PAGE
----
“It might take three years to sell,” he says.

He’s in no rush to reopen, though; he's worried that the state is pushing to bring back bars too quickly for the public good.

“I’m a science kind of person,” he says. “These politicians are jumping the gun to reopen everything without the science or data behind them. We don’t have good data. I’m not going to jump on the bandwagon with everyone else. If you see places opening up and the Skylark isn’t one of them, it’s not because of financials. I could go on for years like this.”

“These politicians are jumping the gun to reopen everything without the science or data behind them. We don’t have good data." — Scott Heron

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Heron does acknowledge that running an independent venue in Denver came with some challenges before the pandemic hit.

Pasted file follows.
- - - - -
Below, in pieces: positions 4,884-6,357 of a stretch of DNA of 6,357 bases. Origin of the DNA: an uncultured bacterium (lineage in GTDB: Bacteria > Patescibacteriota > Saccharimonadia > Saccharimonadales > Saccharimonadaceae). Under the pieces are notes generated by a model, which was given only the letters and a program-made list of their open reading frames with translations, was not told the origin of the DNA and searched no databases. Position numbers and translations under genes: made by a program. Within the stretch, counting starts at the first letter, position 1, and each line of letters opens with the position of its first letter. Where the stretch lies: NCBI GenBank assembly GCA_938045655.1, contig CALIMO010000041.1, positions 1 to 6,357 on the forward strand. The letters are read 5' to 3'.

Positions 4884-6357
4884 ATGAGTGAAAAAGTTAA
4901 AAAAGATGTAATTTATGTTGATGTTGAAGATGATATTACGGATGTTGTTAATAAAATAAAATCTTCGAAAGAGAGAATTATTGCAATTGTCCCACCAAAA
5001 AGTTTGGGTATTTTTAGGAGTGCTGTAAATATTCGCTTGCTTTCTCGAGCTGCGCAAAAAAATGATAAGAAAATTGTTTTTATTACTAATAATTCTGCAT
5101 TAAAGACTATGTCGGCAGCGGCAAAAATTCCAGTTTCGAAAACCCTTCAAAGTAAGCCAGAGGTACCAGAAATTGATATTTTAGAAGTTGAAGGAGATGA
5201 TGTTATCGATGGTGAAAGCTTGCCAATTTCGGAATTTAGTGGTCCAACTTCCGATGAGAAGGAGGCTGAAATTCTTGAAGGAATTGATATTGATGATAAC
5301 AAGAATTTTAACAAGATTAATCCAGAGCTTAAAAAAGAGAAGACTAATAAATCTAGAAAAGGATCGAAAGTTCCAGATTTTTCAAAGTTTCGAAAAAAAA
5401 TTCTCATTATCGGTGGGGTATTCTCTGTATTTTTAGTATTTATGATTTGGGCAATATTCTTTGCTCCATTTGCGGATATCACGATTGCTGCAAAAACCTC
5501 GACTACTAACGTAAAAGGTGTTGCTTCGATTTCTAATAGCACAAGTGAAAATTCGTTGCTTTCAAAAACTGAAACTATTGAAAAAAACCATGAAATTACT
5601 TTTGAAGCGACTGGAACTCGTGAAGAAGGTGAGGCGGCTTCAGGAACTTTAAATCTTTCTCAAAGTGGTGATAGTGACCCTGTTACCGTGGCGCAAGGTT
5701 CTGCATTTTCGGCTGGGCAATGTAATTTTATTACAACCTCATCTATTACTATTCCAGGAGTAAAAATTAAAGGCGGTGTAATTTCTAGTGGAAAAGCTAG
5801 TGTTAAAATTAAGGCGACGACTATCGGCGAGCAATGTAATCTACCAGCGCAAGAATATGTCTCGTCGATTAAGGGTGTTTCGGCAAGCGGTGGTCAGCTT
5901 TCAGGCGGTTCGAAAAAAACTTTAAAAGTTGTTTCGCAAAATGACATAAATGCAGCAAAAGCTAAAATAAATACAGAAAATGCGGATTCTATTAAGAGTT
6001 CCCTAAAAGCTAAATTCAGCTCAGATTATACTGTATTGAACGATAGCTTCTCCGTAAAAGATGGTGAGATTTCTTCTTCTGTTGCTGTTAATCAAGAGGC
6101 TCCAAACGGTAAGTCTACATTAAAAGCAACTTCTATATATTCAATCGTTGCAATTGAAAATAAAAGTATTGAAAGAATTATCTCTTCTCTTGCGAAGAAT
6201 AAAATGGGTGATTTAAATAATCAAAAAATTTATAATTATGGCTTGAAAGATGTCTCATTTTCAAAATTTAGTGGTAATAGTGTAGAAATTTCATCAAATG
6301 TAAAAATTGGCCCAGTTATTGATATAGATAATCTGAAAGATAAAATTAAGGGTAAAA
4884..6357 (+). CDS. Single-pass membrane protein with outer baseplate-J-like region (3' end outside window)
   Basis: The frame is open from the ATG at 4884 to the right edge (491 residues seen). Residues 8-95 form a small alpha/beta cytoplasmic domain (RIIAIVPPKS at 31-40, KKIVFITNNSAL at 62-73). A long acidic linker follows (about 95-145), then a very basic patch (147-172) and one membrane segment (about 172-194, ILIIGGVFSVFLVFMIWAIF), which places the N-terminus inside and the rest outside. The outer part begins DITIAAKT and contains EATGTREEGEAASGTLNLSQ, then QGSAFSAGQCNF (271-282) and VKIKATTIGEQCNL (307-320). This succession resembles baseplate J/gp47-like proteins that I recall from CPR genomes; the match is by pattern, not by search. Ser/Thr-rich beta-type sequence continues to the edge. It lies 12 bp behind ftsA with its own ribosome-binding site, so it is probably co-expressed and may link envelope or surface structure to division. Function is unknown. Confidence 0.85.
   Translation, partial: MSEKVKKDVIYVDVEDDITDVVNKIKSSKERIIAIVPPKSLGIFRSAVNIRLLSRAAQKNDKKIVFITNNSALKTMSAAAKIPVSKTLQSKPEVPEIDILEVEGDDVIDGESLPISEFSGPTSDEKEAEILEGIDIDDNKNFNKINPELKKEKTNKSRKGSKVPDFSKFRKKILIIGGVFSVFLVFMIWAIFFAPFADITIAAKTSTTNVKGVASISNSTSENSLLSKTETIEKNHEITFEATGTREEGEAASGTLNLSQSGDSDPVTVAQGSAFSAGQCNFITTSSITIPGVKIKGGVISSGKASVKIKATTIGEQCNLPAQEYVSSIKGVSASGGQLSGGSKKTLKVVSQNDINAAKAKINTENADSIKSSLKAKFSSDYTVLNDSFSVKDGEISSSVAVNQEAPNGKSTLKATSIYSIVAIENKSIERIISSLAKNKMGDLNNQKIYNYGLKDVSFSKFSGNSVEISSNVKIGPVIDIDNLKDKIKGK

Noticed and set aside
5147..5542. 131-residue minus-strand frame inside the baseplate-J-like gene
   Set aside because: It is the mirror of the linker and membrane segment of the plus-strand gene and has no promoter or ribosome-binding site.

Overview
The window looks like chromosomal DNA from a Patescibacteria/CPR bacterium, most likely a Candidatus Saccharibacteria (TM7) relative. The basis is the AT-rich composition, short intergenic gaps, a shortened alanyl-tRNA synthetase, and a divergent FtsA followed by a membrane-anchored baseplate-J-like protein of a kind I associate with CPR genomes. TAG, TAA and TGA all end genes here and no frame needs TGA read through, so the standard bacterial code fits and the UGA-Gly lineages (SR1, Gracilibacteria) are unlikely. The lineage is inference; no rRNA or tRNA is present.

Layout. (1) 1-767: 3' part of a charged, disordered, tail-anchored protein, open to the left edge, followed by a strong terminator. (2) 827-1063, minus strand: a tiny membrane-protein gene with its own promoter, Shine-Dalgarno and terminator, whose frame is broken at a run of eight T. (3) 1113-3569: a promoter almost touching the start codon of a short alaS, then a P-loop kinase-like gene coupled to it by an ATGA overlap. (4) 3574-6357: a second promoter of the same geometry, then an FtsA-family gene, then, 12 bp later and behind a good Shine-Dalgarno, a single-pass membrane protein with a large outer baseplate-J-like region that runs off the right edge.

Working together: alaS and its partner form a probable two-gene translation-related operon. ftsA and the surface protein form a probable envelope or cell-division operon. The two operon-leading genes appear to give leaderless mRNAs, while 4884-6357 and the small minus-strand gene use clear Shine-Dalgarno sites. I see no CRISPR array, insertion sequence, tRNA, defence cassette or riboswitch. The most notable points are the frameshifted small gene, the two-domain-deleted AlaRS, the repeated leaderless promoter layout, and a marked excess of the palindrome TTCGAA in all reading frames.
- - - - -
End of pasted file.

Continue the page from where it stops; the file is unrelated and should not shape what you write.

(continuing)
One of those is the Gallagher Amendment, a 1982 law designed to protect residential property owners from paying a disproportionate amount of sales tax. The law made residential owners take on 45 percent of the property tax burden and business owners pay 55 percent. As massive commercial properties like the Gates Rubber Factory site are redeveloped as residential, Heron argues, the law puts an unfair tax burden on small businesses like his.

His other frustration is that the music industry itself is more competitive than ever and independent venues are being pushed out of the market by corporate behemoths.

“Live music is just getting ridiculously difficult anymore between technology and this duopoly bullshit of AEG and Live Nation,” he says.